When typical allergy tests and elimination diets provide no insight, these DNA-based nutrition tests may be a last-resort option for people looking for answers to undiagnosed problems.

Metsovas doesn’t believe the average person should be forking out the dough for these tests just yet, however.

“DNA companies refer to these tests as ‘personalized dietary advice,’ which stems from the theory that human needs vary considerably from diet to diet,” she said. “For example, ketosis might work wonders on Jane, helping regulate insulin levels and thereby [helping her with] losing weight, while maintaining lean muscle tissue. Susie might respond unfavorably due to various health factors such as hypothyroidism, an indication that there might be other issues in the body, including the microbiome.”

“The tricky part of the model is that your lifestyle plays a huge role on how your genes are expressed,” she added.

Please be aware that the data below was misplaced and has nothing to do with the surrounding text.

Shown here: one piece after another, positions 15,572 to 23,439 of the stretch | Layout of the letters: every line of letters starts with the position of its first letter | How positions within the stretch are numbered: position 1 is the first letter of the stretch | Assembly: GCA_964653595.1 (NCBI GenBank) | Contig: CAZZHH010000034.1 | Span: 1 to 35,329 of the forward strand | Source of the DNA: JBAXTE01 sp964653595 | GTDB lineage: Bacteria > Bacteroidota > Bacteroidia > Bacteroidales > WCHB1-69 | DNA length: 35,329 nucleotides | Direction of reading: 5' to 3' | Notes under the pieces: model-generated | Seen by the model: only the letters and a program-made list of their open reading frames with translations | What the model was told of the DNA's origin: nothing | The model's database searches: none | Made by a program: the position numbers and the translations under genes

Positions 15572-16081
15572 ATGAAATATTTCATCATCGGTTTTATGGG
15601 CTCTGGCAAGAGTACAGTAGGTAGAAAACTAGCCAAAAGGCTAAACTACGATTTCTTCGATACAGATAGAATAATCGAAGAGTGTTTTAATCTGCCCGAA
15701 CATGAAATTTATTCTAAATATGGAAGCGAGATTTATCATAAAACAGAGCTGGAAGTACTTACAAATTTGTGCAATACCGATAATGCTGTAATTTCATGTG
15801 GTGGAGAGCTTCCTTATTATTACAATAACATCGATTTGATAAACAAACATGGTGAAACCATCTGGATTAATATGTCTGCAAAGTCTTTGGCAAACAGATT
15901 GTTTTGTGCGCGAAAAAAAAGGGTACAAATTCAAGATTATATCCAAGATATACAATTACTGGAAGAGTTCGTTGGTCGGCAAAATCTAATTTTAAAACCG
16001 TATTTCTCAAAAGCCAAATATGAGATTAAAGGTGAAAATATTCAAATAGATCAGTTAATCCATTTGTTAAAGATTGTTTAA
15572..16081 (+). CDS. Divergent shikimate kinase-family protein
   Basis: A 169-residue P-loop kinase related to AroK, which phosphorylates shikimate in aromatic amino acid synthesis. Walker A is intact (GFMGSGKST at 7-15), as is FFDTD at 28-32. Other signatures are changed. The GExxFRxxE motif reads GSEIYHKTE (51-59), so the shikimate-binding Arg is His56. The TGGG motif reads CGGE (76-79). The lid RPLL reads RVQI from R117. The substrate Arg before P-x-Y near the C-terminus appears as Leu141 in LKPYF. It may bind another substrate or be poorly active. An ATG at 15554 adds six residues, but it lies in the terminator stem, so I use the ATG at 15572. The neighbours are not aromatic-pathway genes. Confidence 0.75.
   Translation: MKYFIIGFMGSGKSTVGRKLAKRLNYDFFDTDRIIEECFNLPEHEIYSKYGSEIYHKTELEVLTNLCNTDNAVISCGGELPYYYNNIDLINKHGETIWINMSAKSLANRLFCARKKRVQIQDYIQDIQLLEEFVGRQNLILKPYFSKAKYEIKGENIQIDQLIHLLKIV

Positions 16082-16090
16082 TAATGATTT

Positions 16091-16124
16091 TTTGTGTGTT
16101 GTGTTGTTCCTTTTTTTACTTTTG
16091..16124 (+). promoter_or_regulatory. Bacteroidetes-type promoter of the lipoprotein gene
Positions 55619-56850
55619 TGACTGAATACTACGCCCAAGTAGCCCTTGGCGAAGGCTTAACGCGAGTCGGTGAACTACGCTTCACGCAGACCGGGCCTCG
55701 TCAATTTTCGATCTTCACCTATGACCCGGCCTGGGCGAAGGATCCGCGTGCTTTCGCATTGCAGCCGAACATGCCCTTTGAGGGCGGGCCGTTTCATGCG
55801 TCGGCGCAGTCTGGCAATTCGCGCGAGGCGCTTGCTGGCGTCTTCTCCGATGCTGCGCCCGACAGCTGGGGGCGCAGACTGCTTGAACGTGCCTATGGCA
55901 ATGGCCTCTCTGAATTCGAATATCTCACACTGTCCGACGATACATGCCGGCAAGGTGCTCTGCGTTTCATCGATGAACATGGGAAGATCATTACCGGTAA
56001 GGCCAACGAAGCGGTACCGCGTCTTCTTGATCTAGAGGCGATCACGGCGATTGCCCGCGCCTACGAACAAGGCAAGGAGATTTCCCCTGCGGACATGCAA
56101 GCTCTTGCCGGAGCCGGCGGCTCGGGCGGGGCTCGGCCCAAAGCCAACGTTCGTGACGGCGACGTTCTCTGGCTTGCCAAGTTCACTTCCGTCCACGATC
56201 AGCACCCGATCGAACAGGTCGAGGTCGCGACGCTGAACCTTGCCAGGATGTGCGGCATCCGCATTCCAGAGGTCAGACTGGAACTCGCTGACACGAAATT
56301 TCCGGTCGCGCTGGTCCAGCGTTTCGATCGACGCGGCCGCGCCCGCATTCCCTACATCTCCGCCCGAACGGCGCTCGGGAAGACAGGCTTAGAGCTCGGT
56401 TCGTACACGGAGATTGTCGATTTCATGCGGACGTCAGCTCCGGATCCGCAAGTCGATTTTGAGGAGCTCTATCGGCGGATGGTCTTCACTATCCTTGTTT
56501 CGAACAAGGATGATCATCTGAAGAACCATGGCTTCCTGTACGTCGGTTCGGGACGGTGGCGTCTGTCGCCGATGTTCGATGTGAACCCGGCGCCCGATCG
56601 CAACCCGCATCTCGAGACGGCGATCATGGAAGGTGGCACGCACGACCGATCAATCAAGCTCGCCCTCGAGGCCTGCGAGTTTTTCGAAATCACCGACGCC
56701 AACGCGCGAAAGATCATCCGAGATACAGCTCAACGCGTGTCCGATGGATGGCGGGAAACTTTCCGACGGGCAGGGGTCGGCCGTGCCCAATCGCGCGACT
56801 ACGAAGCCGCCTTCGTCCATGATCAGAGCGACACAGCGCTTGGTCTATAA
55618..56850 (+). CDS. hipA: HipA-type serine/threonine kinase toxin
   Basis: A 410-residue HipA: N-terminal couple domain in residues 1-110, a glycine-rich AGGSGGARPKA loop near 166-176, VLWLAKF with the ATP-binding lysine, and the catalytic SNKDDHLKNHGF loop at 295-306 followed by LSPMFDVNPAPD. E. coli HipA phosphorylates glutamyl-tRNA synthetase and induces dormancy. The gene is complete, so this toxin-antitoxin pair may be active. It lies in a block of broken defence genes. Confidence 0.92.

The Academy of Nutrition and Dietetics said in a statement regarding these tests, “The use of nutrigenetic testing to provide dietary advice is not ready for routine dietetics practice.”

A study in the British Medical Journal found that people who knew their DNA-based health risks were no more likely to change their dietary behaviors.

For her part, Metsovas says a microbiome analysis is the way to go before you pick up a DNA kit.

However, this type of testing faces a great deal of skepticism by many in the medical community, too.

“Keep in mind this is a test for genetic modifiers of diet,” El-Sohemy said. “The test we developed does not diagnose or predict the likelihood of developing any disease. But, it does tell an individual how they respond to various aspects of their diet.”